The central government also employs promotores, workers who visit villages (such as Ciudad Romero) who do not have a clinic and educate the population about public health risks. Unfortunately, it seems that the promotores are not very effective since the villagers do not hold these workers in as high esteem as physicians. Further, since the promotores travel from village to village, they rarely establish a strong bond with the community to make sure that the educational information they impart is implemented."

One might infer from this account that El Salvador's health care system is inadequate, and ARENA's attempts to further privatize the system would likely have produced even more inadequate care for most Salvadorans than reported from the above source. With the recently elected administration's new appointees to lead the Health Ministry, hopefully steps will be taken immediately to remedy the intolerable situation facing most Salvadorans in receiving adequate health care.

Anonymous said...

El Salvador's health care system should be brought up to the leval of Cuba's. Costa Rica is inferior.

And Cuba might want to send some doctors to staff some of those underresourced rural health clinics and hospitals.

Do you think the good ol' USA would send doctors for any substantial period of time, other than the militarist flourishes of hospital ships parked briefly off the coast of Acajutla?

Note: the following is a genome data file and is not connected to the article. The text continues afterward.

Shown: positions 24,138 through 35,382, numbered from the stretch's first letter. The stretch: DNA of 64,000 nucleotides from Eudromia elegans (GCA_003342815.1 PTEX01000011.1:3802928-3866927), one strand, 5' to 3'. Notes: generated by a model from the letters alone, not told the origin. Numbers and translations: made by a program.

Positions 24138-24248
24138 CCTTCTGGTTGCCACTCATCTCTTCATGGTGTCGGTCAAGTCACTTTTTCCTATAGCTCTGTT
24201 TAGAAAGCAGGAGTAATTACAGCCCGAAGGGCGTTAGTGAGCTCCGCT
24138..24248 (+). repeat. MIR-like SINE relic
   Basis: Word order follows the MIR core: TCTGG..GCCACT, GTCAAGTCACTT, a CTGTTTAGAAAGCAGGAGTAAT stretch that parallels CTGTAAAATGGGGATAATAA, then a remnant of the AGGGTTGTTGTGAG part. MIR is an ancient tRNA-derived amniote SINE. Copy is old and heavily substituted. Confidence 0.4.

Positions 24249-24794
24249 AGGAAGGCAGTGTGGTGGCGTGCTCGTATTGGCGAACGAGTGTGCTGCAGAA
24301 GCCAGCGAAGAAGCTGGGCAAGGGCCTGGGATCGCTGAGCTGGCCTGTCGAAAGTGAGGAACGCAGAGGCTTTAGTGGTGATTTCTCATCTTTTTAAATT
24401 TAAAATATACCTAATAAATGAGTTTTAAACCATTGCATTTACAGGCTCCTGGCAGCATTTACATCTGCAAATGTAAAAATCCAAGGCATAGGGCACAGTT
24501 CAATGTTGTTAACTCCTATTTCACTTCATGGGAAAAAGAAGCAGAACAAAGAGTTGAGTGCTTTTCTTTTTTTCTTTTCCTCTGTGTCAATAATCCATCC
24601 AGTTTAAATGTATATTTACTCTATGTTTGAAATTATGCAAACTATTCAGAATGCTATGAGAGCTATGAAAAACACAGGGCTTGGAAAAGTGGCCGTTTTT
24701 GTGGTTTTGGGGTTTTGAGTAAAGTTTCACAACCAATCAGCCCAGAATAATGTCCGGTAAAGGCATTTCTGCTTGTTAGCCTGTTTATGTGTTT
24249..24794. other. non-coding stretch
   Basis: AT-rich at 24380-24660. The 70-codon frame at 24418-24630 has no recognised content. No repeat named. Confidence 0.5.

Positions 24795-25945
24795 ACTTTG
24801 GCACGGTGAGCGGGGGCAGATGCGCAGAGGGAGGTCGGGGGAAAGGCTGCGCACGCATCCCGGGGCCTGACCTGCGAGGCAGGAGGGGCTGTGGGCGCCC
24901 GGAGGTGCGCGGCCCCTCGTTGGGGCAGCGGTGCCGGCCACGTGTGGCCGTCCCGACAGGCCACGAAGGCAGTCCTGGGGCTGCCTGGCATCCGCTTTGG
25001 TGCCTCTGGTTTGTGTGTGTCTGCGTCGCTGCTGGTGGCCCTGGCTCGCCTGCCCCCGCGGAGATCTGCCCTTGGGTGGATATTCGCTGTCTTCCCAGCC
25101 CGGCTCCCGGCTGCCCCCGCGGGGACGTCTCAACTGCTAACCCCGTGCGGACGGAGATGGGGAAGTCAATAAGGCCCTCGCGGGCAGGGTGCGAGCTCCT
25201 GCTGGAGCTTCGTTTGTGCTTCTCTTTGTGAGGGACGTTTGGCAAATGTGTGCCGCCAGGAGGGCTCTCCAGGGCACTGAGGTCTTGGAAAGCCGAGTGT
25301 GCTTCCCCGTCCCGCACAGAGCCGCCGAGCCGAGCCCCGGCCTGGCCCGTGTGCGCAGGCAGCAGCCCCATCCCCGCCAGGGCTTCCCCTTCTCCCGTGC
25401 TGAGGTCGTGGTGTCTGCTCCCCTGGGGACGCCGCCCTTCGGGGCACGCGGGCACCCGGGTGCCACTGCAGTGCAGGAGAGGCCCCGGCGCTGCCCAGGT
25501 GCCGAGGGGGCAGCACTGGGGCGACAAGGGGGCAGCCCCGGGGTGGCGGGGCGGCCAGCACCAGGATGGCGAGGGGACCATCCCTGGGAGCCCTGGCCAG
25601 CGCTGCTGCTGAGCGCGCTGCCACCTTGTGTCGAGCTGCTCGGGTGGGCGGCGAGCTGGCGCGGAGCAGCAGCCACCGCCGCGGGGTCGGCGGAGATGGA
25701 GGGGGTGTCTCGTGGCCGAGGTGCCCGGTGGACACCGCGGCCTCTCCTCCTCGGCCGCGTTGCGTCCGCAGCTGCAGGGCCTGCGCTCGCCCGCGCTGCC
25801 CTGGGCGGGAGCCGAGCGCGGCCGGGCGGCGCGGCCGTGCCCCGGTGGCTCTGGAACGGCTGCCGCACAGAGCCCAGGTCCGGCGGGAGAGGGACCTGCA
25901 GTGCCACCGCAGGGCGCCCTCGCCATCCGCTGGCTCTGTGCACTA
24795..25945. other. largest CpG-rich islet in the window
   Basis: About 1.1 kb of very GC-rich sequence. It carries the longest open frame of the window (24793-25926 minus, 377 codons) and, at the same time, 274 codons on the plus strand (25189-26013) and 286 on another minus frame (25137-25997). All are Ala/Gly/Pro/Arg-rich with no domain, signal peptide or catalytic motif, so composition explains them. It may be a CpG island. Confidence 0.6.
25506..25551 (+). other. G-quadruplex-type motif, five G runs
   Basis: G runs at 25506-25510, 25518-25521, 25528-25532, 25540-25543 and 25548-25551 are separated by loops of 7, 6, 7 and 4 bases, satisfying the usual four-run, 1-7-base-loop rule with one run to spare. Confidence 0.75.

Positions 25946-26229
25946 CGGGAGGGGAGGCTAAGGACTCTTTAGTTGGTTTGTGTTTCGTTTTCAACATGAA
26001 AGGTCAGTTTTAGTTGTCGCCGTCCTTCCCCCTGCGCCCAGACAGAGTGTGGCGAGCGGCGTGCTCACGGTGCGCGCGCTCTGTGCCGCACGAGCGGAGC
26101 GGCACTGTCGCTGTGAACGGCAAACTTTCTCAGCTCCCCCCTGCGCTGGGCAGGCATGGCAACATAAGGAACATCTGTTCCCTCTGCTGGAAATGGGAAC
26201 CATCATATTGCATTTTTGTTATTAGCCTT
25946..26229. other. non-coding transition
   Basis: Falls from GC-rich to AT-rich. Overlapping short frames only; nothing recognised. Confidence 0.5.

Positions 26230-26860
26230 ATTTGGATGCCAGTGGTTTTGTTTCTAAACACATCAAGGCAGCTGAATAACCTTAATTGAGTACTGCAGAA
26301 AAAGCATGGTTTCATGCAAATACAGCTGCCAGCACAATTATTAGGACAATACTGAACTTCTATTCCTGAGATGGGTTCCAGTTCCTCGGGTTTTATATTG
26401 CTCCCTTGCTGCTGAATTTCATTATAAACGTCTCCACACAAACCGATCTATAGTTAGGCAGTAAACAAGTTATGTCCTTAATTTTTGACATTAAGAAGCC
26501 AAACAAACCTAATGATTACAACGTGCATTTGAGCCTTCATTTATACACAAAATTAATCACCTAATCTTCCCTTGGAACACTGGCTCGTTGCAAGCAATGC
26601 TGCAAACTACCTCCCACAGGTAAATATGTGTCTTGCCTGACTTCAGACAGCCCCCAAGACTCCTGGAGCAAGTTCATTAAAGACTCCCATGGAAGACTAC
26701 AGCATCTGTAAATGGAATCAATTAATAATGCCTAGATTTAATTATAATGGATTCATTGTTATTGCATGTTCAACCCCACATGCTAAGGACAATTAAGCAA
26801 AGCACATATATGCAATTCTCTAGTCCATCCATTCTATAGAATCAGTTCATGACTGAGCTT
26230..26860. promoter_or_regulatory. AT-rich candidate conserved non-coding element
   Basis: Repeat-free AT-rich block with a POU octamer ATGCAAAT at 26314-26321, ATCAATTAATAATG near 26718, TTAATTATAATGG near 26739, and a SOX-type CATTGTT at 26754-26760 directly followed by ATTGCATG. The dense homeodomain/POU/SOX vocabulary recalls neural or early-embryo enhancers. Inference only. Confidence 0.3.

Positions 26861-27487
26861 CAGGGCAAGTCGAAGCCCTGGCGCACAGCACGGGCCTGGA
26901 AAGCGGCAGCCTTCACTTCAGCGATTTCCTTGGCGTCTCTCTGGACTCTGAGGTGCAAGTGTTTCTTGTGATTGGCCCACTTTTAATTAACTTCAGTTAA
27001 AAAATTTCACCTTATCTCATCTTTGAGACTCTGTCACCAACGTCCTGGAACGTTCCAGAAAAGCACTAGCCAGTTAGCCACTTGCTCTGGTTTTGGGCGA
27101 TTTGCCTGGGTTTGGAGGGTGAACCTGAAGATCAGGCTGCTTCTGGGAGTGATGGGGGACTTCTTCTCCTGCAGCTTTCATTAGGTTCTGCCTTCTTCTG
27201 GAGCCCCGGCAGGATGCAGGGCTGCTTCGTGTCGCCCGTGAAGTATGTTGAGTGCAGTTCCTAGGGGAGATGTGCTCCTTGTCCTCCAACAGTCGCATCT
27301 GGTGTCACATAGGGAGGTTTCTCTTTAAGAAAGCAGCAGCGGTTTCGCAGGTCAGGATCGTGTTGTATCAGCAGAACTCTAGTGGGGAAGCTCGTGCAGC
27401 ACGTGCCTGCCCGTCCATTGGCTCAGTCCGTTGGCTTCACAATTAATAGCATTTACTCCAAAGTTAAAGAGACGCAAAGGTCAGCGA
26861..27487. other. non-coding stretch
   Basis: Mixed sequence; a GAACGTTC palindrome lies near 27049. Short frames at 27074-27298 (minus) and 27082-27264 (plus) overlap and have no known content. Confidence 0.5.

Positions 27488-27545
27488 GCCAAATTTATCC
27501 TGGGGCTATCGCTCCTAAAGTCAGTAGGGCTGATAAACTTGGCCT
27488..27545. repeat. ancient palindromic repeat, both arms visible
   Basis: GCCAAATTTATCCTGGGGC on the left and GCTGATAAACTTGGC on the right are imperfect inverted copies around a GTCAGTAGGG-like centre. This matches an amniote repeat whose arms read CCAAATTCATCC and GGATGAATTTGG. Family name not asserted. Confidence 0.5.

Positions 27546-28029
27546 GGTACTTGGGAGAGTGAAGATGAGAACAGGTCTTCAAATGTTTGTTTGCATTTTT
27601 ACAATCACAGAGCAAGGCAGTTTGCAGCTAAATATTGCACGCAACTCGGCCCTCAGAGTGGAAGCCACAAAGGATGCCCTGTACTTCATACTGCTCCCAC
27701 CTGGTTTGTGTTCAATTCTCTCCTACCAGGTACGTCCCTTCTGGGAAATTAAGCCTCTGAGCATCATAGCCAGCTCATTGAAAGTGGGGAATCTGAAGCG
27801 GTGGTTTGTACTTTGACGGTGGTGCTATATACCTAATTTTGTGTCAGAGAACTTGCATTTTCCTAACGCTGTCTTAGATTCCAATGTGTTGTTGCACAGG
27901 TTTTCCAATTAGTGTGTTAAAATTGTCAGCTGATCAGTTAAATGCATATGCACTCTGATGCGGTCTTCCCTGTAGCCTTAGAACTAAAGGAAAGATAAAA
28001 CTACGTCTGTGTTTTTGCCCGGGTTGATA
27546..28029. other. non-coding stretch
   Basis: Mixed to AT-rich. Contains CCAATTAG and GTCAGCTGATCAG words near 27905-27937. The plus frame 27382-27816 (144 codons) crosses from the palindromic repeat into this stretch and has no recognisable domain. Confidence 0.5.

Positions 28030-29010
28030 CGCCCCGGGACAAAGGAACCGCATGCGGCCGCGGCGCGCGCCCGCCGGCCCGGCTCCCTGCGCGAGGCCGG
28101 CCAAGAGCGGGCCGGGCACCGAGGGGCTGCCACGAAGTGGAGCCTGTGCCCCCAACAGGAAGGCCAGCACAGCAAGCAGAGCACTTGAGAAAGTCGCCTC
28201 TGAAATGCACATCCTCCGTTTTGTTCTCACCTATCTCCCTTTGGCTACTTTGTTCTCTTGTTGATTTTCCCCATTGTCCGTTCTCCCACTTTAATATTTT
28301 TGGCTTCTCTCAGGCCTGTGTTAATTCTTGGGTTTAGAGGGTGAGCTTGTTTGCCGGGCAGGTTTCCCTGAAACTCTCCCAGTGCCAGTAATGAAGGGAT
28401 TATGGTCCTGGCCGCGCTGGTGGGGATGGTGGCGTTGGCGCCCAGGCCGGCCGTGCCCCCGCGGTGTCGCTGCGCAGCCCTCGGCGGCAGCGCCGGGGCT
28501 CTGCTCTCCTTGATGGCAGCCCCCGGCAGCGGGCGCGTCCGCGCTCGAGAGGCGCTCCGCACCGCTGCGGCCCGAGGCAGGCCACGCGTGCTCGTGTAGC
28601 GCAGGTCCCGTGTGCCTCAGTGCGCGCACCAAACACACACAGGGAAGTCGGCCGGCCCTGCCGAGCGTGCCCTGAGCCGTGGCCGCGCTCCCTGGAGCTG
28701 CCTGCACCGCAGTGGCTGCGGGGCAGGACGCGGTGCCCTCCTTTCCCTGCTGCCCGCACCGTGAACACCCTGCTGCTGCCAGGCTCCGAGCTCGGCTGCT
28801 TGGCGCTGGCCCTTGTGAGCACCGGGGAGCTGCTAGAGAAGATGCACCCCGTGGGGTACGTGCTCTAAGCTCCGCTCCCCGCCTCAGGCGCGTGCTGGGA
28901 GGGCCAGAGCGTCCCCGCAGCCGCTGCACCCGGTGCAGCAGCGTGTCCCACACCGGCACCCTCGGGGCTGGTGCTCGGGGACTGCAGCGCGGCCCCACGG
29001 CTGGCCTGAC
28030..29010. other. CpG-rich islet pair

Anonymous said...

Here's what Great Britain's Foreign Office country profile said about El Salvador's health care system:

In El Salvador the quality of and access to healthcare are directly tied to income levels. Adequate health care is available to those able to pay the high cost. Health care for the urban and rural poor is limited.

Health services are not readily accessible to a majority of the population. In the more isolated regions of El Salvador, there are almost no physicians. Government clinics often lack adequate personnel, equipment and medicines.

Life expectancy: Male: 67.31 years, female 74.7 years (2004 est.)
Infant mortality rate: 25.93 deaths/1,000 live births (2004 est.)"

Most Salvadorans, those chronically underemployed or unemployed in urban/suburban areas or those who live in the countryside, recieve inadequate medical care, most observers with no ideological ax to grind agree.

Anonymous said...